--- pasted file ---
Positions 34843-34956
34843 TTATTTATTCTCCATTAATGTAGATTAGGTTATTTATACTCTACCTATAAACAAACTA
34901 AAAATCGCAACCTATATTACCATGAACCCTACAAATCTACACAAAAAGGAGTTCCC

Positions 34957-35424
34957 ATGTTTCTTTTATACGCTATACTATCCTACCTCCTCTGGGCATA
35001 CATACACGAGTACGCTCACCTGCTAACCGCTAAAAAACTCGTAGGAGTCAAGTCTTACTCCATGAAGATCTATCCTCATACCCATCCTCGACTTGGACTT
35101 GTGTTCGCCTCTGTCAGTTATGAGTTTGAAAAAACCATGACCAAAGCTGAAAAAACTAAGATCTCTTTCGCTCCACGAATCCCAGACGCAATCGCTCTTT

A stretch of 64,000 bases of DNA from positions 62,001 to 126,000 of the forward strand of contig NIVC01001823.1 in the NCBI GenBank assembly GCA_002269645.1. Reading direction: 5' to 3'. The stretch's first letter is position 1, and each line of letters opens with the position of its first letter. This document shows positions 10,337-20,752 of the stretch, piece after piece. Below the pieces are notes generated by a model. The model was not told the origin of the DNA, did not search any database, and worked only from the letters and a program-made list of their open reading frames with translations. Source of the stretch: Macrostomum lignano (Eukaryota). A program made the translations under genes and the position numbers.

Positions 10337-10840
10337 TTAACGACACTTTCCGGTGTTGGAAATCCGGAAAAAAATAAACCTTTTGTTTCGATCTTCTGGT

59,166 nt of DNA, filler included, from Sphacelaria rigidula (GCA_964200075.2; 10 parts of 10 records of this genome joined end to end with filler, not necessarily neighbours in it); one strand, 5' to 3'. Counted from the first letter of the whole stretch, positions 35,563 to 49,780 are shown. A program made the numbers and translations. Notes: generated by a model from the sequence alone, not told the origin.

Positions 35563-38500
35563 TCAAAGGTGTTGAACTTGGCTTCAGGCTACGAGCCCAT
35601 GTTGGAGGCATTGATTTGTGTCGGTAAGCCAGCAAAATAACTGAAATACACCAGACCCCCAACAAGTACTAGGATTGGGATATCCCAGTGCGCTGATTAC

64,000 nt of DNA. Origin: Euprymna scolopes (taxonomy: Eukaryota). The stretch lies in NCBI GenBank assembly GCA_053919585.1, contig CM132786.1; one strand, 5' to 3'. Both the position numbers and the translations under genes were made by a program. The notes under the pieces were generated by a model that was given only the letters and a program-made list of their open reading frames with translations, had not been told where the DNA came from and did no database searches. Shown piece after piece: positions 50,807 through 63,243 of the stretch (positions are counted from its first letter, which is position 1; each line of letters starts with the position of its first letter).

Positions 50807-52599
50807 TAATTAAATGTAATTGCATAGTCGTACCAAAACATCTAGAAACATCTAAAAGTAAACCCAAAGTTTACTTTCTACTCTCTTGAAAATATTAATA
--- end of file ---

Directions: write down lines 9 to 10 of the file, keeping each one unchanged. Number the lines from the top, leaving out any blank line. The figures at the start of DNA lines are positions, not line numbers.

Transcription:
Positions 10337-10840
10337 TTAACGACACTTTCCGGTGTTGGAAATCCGGAAAAAAATAAACCTTTTGTTTCGATCTTCTGGT